Updated: October 10, 2020 9:24:17 am
Former Chief Executive Officer of the Unity Government of the Islamic Republic of Afghanistan, and now leader of the High Council for National Reconciliation, Abdullah Abdullah, was in Pakistan in the last week of September seeking the latter’s help in getting the Taliban to stop killing and sit down with the government in Kabul and talk about the future of the country. Persian-speaking Abdullah was immediately likeable, quoting Pakistan’s national poet Allama Iqbal in Persian and speaking Urdu with TV hosts. In terms of public relations, he was an immediate success in contrast to President Ashraf Ghani, whose earlier visit was marked with stiffness because of his scepticism about Islamabad’s “friendship” with his government.
Both visits were a parable of paradox. Ghani was a Pakhtun deeply suspicious of Pakistan, Abdullah, a Tajik, seemed upbeat. The Pakhtun represent the external image of Afghanistan but they are deeply divided. Tajik Abdullah is supposed to be pro-India but appears to have forgotten what Pakistan did after all the commanders facing up to the Soviet invasion of 1979 took refuge in Pakistan. Clearly, the “charismatic” Pakhtun Hekmatyar was preferred over the Tajik leader Ahmad Shah Massoud. For Pakistan, the choice was natural: Afghanistan was an extension of its own Pakhtun Belt on the Durand Line, and the Tajiks were peripheral to its strategic interest. Today, Pakistan is disenchanted with the old policy of Talibanisation of Pakistan.
India has traditionally been connected with the Tajiks of northern Afghanistan and developed political-social relations with them — like Tajiks getting their higher education in India — while Pakistan got into trouble with its side of the Afghan jihad. The last leader of the Taliban — Mullah Fazlullah —played havoc with the Swat Valley in Pakistan’s north until he was ousted from there. While in Afghanistan, he delivered the most lethal blow to Pakistan — the 2014 massacre of children at an army-run school in Peshawar, killing 132 children. (Ehsanullah Ehsan, the man who planned the massacre, was caught by Pakistan but was able to mysteriously escape; yet another indicator of Pakistan’s vulnerability while dealing with Afghanistan.) Somehow, one believes that the Pakistani Taliban sheltering in Afghanistan will remain separated from the Afghan Pakhtuns in the post-US phase.
But it is the Haqqani Network Pakistan is delivering on in the latest phase of diplomacy. The Haqqanis, married into the Gulf Arab aristocracy, are the strongest group of fighters in Afghanistan. A joint cell of the Islamic State or Daesh and the Haqqani network recently carried out major attacks in Kabul, including an attack on a Sikh temple in March. Pakistan is supposed to get the Haqqanis to agree that the Taliban and other jihadi outfits like Islamic Jihad would stop killing and sit across the table with the Afghan government. In 2012, the US had tried to persuade Pakistan about joint action against the Haqqanis and Mullah Fazlullah but Pakistan wouldn’t see the two as one force. Once again, it is Pakistan’s outreach to the Haqqani Network that is being considered an important factor in discussing the future of Afghanistan.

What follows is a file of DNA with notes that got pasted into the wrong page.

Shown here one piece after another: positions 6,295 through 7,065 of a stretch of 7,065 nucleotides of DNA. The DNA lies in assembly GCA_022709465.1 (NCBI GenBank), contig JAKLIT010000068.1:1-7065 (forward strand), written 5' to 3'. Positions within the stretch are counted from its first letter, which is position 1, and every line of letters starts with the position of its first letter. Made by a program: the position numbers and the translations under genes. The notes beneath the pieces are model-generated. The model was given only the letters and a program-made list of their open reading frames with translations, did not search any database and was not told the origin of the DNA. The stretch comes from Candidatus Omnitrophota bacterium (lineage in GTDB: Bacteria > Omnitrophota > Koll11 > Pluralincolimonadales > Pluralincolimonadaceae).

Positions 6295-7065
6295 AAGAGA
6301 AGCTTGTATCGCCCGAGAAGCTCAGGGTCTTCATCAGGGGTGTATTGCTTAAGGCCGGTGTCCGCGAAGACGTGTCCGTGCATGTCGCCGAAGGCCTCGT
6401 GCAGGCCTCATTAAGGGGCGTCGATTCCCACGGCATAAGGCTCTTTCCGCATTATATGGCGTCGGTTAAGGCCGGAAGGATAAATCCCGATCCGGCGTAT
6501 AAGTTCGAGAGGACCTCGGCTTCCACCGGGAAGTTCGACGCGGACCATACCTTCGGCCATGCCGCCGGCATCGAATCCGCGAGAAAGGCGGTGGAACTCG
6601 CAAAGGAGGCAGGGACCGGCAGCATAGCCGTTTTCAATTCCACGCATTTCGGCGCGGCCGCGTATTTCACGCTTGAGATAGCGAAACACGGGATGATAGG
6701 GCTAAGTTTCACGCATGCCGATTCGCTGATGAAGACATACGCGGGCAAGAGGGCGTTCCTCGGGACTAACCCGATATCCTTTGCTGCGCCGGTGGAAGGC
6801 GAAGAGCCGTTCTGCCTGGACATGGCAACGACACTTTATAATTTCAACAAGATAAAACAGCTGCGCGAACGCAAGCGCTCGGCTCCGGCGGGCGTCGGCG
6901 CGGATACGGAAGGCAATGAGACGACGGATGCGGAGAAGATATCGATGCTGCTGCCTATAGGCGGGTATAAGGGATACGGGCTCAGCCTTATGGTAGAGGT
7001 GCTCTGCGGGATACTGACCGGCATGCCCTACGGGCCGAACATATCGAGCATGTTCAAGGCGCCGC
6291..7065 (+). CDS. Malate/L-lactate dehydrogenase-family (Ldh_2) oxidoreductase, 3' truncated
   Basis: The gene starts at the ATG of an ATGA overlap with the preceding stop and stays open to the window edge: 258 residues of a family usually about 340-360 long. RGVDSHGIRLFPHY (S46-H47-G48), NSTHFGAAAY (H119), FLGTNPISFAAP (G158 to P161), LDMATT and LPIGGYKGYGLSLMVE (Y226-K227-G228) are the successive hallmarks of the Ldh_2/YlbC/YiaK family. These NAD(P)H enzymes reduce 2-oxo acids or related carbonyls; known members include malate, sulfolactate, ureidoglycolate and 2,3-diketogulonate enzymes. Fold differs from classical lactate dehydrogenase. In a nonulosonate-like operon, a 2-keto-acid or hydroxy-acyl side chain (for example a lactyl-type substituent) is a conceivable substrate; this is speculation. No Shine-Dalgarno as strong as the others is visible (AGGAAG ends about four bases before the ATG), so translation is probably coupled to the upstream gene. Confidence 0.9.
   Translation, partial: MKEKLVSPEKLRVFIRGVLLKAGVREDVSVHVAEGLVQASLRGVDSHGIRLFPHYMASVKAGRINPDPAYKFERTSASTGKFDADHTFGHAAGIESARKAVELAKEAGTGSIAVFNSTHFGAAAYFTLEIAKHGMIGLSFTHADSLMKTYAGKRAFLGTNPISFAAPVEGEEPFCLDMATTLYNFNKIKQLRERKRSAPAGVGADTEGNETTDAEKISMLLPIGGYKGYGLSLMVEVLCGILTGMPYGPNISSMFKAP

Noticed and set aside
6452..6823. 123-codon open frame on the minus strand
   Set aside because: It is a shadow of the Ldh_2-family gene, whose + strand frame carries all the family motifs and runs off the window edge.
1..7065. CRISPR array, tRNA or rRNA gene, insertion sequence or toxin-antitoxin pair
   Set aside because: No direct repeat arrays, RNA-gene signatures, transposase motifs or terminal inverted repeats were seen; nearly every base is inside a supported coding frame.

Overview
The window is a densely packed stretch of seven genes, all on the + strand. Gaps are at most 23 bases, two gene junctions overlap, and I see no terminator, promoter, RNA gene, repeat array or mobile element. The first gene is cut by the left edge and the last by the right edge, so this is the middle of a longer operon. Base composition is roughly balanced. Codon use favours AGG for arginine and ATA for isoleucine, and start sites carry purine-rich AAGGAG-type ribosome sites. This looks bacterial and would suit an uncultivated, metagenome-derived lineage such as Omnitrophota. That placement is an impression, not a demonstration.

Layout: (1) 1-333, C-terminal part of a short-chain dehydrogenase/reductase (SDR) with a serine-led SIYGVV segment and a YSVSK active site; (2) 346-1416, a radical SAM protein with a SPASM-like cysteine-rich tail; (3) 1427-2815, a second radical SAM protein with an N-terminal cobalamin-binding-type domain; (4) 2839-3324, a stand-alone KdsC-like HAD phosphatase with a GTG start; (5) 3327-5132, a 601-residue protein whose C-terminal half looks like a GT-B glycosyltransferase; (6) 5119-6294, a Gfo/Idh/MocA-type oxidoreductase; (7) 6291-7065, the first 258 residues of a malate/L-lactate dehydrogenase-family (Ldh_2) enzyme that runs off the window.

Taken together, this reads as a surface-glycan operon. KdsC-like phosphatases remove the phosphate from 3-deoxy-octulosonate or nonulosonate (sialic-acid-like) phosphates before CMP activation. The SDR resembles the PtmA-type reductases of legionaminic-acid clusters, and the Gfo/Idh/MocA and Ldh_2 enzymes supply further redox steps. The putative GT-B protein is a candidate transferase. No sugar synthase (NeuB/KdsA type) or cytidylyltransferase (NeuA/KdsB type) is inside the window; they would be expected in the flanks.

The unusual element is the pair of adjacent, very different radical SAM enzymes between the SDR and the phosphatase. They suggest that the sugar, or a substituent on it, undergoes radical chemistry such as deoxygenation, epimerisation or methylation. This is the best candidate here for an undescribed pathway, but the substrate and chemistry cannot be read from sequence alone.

Pakistan is supposed to be facing off a possible Indian penetration into Afghanistan but its real danger is from the jihadi outfits — the Pakistani Taliban and Afghan Taliban, Islamic State, al Qaeda, etc — with warriors from the northern neighbourhood like Uzbeks and Uighurs. If the Taliban take over from the Afghan government, they will have a tough time deciding which group of warriors will have the lead in governance. They will likely end up dividing the country into infighting satrapies. The sharia will have to come back to regain consensus, and much of the social development under the Afghan government and American guidance will be rolled back. And there will be civil war redux, and consequently a lot of refugees — women and children — racing across the borders.
Aware of the coming chaos, Pakistan is wire-fencing its border with Afghanistan and there are people on the other side who don’t want it and Pakistan army personnel are being killed daily on the Durand Line. Who could be behind this? The Pakistani Taliban, who can easily be bribed by anyone, are thought to be behind it. Pakistan, disenchanted finally with its “strategic depth” dream, is nonetheless fatally unafraid of “the dream of sharia”. The Haqqani Network can help because it is the strongest group fighting under one command but its ideological worldview is different from the average Pakistani, barring the rare general like Shahid Aziz who will disappear after retirement and join the Islamic State in Syria and achieve the kind of martyrdom Pakistan couldn’t allow — fighting to the last against the evil of the US.
Pakistan is vulnerable to the coming ideological storm in Afghanistan. Its border provinces are rebellious and receptive to the new wave of strict Islam, helped no less by the deeply aggrieved and “believing” populations that it allowed to be crushed by its jihadis.
The writer is consulting editor, Newsweek Pakistan
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